“Let’s all enjoy music. That’s how we contribute to society,” said Yamaha Music Latin America President Tomohiro Akiyama in Panama City.
“Latin America has a very good awareness of dance and music. At a very young age, people here learn to dance. And music comes with that. Music education is key to market acceptance,” Akiyama added.
Starting with pianos and organs more than a century ago, Japan-based Yamaha has crafted musical instruments, which are played by renowned musicians around the world.
To date, more than 4,000 students have learned and enjoyed Yamaha music courses in 10 countries in the region. Also, the company promotes youth bands and orchestras to fight against delinquency in the region.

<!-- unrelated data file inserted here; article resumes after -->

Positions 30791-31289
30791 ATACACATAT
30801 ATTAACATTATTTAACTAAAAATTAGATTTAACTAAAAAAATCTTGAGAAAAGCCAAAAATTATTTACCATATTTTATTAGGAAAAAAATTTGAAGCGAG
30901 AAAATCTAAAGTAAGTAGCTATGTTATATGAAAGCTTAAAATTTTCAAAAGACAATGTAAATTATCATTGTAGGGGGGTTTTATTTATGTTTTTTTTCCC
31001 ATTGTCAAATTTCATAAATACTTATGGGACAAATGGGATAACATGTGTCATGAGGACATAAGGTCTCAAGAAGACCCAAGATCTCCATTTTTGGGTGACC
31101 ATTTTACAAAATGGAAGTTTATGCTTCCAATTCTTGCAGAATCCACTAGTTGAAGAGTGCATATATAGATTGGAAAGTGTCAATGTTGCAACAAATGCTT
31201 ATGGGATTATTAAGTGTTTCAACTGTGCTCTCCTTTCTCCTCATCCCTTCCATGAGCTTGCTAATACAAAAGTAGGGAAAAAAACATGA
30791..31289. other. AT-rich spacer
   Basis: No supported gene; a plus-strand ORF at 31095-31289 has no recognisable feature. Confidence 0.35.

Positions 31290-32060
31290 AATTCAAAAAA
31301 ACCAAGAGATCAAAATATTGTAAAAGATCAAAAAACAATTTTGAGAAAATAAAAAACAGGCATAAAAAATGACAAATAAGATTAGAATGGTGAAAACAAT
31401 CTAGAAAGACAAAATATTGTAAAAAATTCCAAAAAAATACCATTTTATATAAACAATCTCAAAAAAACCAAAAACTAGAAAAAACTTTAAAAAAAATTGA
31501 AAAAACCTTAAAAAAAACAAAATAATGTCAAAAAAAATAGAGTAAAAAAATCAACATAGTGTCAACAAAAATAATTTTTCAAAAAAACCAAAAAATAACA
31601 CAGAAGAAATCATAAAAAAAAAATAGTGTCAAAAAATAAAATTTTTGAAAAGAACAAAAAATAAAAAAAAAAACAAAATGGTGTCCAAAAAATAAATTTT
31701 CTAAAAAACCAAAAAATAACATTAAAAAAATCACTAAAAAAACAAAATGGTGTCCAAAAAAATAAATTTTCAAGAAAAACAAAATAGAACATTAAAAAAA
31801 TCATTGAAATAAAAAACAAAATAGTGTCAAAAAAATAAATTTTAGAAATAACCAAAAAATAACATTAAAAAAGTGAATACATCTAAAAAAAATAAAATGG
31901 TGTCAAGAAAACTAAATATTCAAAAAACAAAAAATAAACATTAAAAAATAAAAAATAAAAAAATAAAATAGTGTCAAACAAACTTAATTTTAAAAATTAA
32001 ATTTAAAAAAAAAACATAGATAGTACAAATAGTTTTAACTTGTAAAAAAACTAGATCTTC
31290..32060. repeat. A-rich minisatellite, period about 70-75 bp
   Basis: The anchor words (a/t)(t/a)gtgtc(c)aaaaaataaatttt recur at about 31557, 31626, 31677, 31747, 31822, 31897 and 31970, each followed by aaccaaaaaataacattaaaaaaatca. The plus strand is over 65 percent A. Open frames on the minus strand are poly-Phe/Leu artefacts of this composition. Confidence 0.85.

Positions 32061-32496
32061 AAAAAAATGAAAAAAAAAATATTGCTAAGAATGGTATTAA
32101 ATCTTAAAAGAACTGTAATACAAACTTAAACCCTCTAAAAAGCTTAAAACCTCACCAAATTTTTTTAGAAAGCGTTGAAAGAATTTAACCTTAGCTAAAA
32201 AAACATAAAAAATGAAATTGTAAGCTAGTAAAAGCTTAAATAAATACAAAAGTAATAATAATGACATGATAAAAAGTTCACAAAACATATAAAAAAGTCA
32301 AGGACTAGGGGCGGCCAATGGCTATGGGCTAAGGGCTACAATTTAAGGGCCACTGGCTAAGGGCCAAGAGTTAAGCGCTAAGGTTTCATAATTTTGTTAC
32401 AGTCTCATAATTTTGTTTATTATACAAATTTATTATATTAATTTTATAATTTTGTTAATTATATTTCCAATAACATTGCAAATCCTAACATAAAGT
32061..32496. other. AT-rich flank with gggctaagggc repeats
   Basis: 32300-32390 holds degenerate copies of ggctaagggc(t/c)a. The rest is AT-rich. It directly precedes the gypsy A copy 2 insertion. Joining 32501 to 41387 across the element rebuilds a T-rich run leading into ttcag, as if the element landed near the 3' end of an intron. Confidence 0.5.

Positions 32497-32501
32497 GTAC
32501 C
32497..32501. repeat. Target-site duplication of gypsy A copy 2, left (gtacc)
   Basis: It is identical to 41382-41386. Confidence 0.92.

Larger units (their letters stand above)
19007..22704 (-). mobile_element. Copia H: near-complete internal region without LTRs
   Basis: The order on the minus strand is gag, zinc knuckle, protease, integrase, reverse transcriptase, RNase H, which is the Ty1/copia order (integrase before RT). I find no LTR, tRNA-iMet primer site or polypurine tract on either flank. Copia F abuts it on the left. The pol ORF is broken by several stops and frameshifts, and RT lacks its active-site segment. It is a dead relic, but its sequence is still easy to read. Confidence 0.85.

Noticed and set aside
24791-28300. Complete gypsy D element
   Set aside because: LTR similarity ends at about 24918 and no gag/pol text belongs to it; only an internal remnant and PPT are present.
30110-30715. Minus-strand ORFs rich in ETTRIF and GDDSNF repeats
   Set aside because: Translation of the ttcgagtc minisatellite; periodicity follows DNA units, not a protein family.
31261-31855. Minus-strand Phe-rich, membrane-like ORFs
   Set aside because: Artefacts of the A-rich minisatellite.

As Yamaha Music recently celebrated its 40th year in Latin America, the company has seen its fair share of ups and downs.
“In spite of economic volatilities in the region, continuing our service is Yamaha’s commitment. Growth in the long run is inevitable,” Akiyama said.
With a stable economy in Central America and the Caribbean, coupled with the growing young population in South America, Yamaha Music is stepping up efforts to expand its sales and distribution with unique activities of long-term music playing expansion.